1982 Donruss

I did not actually collect cards in 1982, but found this set sometime after college and slowly put together the complete product with a few boxes.  The 1982 Donruss set was an improvement over the 1981 set in almost every facet.  I always really liked this design with the baseball and baseball bat at the bottom, not sure why.  There is something really early 1980s about it all, that's probably not a good thing, but I still love looking at these cards.  The most important card in the set is the Cal Ripken rookie card....

In my opinion the 1982 Topps Traded Ripken is his best 1982 issue, but this has always been second on my list.  It's better than the 1982 Fleer, which is a distant action shot, and the regular Topps card which features Ripken on a prospects card with two other players.  If you did not want to shell out the money for the Topps Traded Ripken rookie card this a great alternative.  

1983 Donruss 

I think I would like this set a little bit better if Donruss had varied the design a little bit more.  The 82 set had a baseball bat with a baseball, the 1983 set had a baseball bat with a baseball glove.  Not sure the design team spent too much time here, but the 1983 Donruss set still has some really good qualities.  This was, again, the first year I collected baseball cards.  Interestingly I did not get any Donruss cards when I started collecting.  In fact, I did not really get into Donruss cards until the late 80s.  I did spend a little bit of time during the summer of 2003 putting this set together out of boxes.  I figured it would be a fun project to undertake twenty years after starting my collection.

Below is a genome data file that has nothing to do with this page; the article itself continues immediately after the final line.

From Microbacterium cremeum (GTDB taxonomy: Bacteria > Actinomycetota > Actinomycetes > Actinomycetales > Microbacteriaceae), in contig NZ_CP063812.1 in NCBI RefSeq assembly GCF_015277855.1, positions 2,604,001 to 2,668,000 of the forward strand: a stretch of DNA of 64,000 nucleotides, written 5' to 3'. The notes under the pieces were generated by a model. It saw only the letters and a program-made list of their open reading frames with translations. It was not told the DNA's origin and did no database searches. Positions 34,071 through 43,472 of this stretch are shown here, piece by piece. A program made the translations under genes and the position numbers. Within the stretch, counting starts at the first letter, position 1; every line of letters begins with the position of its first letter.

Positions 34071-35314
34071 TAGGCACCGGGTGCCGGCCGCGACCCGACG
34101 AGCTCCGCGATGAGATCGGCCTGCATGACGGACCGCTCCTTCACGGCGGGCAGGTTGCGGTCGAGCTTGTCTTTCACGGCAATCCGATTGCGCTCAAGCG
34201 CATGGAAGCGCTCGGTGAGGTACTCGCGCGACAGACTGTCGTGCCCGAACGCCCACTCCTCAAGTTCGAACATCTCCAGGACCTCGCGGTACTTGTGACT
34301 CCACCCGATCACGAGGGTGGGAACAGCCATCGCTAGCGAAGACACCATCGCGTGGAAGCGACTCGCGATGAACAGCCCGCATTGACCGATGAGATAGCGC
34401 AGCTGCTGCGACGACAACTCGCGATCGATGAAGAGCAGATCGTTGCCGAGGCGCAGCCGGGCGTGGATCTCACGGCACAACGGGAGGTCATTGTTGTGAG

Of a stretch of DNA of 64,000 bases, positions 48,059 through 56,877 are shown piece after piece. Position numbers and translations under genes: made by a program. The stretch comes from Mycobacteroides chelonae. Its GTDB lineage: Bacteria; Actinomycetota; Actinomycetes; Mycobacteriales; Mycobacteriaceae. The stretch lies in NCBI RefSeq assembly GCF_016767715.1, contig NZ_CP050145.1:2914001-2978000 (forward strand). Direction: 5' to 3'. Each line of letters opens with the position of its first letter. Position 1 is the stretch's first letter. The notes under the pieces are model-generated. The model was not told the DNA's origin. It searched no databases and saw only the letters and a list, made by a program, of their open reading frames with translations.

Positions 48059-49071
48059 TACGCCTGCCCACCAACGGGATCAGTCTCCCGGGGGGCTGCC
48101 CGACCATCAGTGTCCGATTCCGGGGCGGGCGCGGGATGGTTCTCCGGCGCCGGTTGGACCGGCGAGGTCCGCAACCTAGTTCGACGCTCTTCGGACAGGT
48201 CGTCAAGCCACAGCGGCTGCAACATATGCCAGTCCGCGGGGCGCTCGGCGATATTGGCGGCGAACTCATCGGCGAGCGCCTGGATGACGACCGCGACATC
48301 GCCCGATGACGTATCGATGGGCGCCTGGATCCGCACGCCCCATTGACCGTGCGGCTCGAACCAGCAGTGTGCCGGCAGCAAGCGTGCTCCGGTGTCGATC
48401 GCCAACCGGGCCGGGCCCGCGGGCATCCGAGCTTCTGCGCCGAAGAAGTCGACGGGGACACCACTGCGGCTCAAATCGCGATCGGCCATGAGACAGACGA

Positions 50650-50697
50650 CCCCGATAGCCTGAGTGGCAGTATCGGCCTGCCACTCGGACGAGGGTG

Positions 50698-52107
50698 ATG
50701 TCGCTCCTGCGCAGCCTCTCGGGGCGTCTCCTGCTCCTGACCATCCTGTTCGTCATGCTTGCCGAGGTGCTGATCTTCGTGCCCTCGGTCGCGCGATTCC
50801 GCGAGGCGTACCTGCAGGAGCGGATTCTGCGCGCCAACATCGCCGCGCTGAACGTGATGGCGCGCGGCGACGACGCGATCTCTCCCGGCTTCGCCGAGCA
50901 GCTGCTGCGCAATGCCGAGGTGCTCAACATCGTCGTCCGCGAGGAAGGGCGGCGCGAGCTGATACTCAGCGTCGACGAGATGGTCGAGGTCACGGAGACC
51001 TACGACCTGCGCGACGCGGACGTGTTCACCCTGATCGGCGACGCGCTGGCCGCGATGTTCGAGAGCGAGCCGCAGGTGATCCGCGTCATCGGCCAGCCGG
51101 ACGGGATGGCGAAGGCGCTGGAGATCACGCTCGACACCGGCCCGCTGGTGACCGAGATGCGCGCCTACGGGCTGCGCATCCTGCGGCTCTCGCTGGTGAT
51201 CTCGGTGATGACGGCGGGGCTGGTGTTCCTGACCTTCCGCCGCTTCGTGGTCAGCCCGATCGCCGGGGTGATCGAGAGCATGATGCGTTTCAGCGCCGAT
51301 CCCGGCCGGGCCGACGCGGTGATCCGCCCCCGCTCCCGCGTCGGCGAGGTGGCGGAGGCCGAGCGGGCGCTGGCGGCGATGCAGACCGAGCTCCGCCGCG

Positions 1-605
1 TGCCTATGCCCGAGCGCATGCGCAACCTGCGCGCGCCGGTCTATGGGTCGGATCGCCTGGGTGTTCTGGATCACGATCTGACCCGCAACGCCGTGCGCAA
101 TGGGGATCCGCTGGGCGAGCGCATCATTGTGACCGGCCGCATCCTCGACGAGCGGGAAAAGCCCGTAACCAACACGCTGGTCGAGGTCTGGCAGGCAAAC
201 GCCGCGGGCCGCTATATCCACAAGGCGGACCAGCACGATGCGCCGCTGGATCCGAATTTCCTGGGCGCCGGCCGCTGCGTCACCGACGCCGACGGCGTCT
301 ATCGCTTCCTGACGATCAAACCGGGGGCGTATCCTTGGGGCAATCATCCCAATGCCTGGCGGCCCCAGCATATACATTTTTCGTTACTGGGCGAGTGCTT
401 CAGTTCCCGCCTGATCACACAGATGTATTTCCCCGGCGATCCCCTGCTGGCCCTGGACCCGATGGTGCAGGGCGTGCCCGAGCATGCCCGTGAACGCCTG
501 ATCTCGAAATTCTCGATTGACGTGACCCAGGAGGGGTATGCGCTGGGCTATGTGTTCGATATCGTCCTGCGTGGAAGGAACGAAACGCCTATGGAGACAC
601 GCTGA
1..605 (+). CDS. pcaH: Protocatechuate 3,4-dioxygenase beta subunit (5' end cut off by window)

I feel like I have said this in about 20 different posts on this blog, but the 1983 products are always all about the big three rookie cards of Boggs, Sandberg, and Gwynn.  The Sandberg, wearing the blue pinstriped Cubs uni, and the Gwynn in the brown Padres uni are my two favorites.  There is a Wade Boggs, but meh.  

1984 Donruss
I like the design of the 1984 Donruss set.  This was the last of the 1980s Donruss sets that I assembled.  I think I have only had it in my collection for about five or six years.  Honestly, I collected the Topps set almost exclusively that year as a kid and when I went back later on I focused on the Fleer set.  There are a lot of collectors who love the Mattingly rookie card in this set and often put it first on their list of Donnie Ballgame rookies.  I am not much of a Mattingly person so I am going to take their word on that.  My favorite card in the set is the Joe Carter rookie.
Wasn't this card worth something like $30 at one point?  I remember it was surprisingly expensive for Joe Carter.  So, here what is cool about this card:

1.  Ivy
2.  Pinstripes
3.  1980s Mustache
4. A Rated Rookie Logo
5. Joe Carter

(Look away Phillies know what it is....)


1985 Donruss
The 1985 Donruss set had a cool design like the 1984 Donruss set, but the rookie cards (Clemens and Puckett) are much better.  I discovered this set at some point during the summer of 1985 while chasing McGwire cards.  There was a card shop in Creve Couer, outside of St. Louis, and the owner made me a sweet deal on this set.  It does not have a McGwire rookie card in it, like the 1985 Topps set, but I really like the Puckett rookie and love the Clemens rookie.  There are some other cards in the set too, including a nice Eric Davis rookie, but these are the two most important cards in the set by a wide margin.  

1987 Donruss 
This was the first year I picked up any Donruss cards as a kid.  The design leaves a little bit to be desired, but there are all kinds of cool rookies in this set including one of Barry Bonds.  There is also a Will Clark, Barry Larkin, Greg Maddux, and Rafael Palmeiro.  While I am not a huge fan of the design, it was pretty consistent with the style Donruss used throughout the mid 80s.  Some collectors will not touch Donruss cards past 1987 because the card company went off the deep end with the design in the years following 1987 and eventually ended up being pretty blah by the time the 90s rolled around.